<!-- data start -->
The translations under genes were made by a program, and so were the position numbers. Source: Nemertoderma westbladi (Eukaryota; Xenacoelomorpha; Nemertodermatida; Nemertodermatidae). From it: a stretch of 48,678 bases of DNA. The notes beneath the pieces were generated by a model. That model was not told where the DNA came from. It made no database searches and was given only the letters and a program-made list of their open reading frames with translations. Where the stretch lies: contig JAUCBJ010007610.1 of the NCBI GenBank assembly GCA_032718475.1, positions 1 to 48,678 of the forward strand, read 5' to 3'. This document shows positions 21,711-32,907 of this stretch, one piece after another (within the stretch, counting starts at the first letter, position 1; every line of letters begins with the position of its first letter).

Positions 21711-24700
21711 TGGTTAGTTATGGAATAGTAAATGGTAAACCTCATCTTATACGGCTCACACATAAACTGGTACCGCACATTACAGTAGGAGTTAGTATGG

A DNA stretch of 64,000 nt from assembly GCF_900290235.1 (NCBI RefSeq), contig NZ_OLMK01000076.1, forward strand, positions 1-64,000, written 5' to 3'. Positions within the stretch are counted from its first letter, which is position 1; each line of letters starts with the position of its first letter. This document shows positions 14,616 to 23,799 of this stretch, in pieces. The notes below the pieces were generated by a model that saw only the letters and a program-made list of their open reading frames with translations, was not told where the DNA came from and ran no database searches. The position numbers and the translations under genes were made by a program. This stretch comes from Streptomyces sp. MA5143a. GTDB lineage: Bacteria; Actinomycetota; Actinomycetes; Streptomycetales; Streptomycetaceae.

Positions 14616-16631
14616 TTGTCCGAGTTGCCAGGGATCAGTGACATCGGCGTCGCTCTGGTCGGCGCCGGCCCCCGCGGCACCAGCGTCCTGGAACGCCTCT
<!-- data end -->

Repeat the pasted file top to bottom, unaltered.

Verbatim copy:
The translations under genes were made by a program, and so were the position numbers. Source: Nemertoderma westbladi (Eukaryota; Xenacoelomorpha; Nemertodermatida; Nemertodermatidae). From it: a stretch of 48,678 bases of DNA. The notes beneath the pieces were generated by a model. That model was not told where the DNA came from. It made no database searches and was given only the letters and a program-made list of their open reading frames with translations. Where the stretch lies: contig JAUCBJ010007610.1 of the NCBI GenBank assembly GCA_032718475.1, positions 1 to 48,678 of the forward strand, read 5' to 3'. This document shows positions 21,711-32,907 of this stretch, one piece after another (within the stretch, counting starts at the first letter, position 1; every line of letters begins with the position of its first letter).

Positions 21711-24700
21711 TGGTTAGTTATGGAATAGTAAATGGTAAACCTCATCTTATACGGCTCACACATAAACTGGTACCGCACATTACAGTAGGAGTTAGTATGG

A DNA stretch of 64,000 nt from assembly GCF_900290235.1 (NCBI RefSeq), contig NZ_OLMK01000076.1, forward strand, positions 1-64,000, written 5' to 3'. Positions within the stretch are counted from its first letter, which is position 1; each line of letters starts with the position of its first letter. This document shows positions 14,616 to 23,799 of this stretch, in pieces. The notes below the pieces were generated by a model that saw only the letters and a program-made list of their open reading frames with translations, was not told where the DNA came from and ran no database searches. The position numbers and the translations under genes were made by a program. This stretch comes from Streptomyces sp. MA5143a. GTDB lineage: Bacteria; Actinomycetota; Actinomycetes; Streptomycetales; Streptomycetaceae.

Positions 14616-16631
14616 TTGTCCGAGTTGCCAGGGATCAGTGACATCGGCGTCGCTCTGGTCGGCGCCGGCCCCCGCGGCACCAGCGTCCTGGAACGCCTCT